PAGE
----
Fuel Management

Fuel or energy is a good slice of the total annual operating cost of a fleet. So a fleet manager wants to be informed about fuel (energy consumption) activities.

Fuel inventory shrinkage through such activities as theft can add up to overall fuel costs. Implementing specific measures can dramatically reduce the possibility of inventory shrinkage in the minds of your personnel.

A sound fleet fuel management system can provide daily, and monthly inventory reconciliation for government compliance needs. It can also reduce the chances of running out of fuel and allocating the proper amounts of fuel to the vehicles and equipment that require it. Real-time reporting with a flexible ability to display key performance indicators goes a long way to making the fleet manager’s work responsibilities much more palatable.

Vehicle Maintenance

The most integrated and exciting challenge that affects VALUES and UP-TIME is deciding when and how to start a World Class Maintenance Management in any organization.  World-class management results in a cooperative environment, ultra-professional, where everyone knows their responsibilities and wants to work for the common goal.  Why? Because nothing is left to improvise. Improvisation is cool on stage from a jazz trio but can be ugly in a maintenance workshop.

With a world-class maintenance management system, everything is planned, no one is stressed, and efficiency is maximized. The workshops are clean and well-organized. Safety is excellent. All tools and maintenance equipment is in excellent condition and well-maintained. Everyone wants to work there. Skilled employee retention is high as well.

If a workshop is working on urgent maintenance, the maintenance manager has less time to be proactive, listen to the suggestions of his staff and plan for improvements.  When a manager spends their time ‘fighting fires’, it becomes exhausting, demoralizing and discouraging.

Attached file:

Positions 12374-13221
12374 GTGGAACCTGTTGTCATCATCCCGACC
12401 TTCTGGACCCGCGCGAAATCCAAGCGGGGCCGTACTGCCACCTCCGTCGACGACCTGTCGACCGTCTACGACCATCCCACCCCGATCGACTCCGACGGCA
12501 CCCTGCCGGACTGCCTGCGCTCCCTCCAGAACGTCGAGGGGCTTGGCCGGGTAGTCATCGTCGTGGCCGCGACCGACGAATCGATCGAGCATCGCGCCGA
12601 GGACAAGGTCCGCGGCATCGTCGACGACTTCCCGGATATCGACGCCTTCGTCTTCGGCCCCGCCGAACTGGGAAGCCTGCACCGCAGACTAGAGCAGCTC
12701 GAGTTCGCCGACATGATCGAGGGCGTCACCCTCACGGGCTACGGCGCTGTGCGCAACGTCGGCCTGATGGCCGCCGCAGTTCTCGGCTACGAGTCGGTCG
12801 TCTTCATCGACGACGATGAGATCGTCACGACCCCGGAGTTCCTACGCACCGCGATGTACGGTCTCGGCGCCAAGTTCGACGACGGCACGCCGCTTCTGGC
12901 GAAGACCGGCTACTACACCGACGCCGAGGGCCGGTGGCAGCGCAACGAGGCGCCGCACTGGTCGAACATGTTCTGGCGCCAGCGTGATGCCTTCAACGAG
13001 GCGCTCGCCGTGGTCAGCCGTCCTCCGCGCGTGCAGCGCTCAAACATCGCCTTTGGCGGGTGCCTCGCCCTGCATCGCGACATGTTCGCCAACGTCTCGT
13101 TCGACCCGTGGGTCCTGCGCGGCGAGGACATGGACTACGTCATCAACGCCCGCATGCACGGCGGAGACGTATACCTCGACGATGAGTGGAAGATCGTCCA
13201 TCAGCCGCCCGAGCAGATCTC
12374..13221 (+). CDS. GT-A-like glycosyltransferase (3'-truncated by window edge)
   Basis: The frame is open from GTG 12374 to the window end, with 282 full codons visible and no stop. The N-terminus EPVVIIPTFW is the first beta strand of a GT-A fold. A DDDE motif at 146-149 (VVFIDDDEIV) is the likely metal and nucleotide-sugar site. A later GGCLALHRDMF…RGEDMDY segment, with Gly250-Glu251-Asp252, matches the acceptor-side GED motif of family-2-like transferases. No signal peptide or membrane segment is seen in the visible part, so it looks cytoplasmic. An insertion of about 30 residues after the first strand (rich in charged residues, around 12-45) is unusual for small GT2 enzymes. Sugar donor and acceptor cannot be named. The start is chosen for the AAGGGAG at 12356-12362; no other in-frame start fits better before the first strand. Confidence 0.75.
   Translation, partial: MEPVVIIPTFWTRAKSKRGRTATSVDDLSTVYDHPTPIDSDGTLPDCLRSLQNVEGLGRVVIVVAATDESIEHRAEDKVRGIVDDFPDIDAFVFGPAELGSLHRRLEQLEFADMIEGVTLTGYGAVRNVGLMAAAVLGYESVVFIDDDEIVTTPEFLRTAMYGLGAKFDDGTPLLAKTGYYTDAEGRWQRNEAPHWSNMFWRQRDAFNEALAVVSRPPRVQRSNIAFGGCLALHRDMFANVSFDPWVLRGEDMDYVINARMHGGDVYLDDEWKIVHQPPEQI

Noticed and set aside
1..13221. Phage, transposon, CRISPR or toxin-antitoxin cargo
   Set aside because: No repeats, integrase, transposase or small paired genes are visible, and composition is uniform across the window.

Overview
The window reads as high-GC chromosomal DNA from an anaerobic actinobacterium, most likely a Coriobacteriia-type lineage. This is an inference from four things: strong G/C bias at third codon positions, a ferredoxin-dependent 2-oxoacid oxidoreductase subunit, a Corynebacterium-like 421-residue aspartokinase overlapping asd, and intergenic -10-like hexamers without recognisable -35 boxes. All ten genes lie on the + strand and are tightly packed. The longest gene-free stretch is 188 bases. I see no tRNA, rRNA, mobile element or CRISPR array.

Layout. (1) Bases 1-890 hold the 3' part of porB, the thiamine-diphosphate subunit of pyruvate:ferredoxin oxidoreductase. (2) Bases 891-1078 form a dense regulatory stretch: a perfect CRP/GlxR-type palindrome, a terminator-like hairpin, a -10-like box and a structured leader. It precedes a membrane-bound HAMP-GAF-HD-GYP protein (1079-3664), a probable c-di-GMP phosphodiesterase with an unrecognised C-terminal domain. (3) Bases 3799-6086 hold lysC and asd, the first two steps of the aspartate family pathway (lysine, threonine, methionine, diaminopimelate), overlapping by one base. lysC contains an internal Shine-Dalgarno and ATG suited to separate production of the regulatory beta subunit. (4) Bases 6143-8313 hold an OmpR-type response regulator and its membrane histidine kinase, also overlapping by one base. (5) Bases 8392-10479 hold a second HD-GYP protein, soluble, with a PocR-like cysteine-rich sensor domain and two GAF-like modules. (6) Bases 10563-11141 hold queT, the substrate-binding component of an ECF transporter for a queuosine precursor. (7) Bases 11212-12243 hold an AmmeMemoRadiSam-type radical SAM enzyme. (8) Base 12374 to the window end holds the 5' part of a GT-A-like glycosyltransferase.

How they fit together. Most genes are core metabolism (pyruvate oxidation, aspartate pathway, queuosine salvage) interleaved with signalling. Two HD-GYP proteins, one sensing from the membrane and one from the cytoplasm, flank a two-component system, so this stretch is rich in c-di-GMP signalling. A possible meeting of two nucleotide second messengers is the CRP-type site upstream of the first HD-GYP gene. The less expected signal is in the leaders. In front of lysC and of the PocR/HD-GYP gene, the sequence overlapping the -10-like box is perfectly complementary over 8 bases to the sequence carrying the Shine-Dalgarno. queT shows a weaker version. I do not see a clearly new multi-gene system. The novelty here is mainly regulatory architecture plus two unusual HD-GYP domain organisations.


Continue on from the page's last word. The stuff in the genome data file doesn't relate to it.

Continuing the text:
A great first step in starting a world-class maintenance program is to start using the Manufacturer’s Published Preventative Maintenance Plans and stick to them. Over time, using good sound logical judgement and adjustments to the CMMS can and will provide good, clear information on maintained vehicles and equipment. This is the easiest way to get on track to establishing a world-class program.

Another challenge that is often overlooked by fleet managers is effective management.  Management encompasses many things, but the ability to communicate new ideas and new ways of thinking and being able to manage the changes required to reach ‘world class’ levels is difficult. People management, change management and change leadership are soft skills that often do not enter into the overall organizational strategy. Organizational culture also plays a main role and how upper management accepts and supports new ideas and ways of improvement and increasing efficiency.

Health & Safety

Health and safety for any fleet need to be instilled in the company's culture. In simple terms, safety must be a top priority for your drivers and equipment operators. It is the responsibility of the fleet manager to keep the employees safe.  This can be accomplished through proper and ongoing training. The training programs and attendance needs to be logged. Thorough training will save the organization money in the long run by reducing accidents, injury, loss of work hours, downtime and insurance payments. 

New equipment or regulations will require further ongoing training with reminders and checks implemented, so the changes are understood and remembered. Employees adapt their behavior to comply with the new safety training. Many fleet managers offer their drivers and equipment operators incentives to encourage active participation in training programs and follow through on implementing the training.

Accidents will happen from time to time. When an unfortunate incident occurs, a committee or group should review the accident to determine what happened, who may be liable, and what needs to be changed, so it does not occur again. Changes include additional training, additional information sessions or change in the maintenance process. A solid communications plan must be in place to get the message to the right people.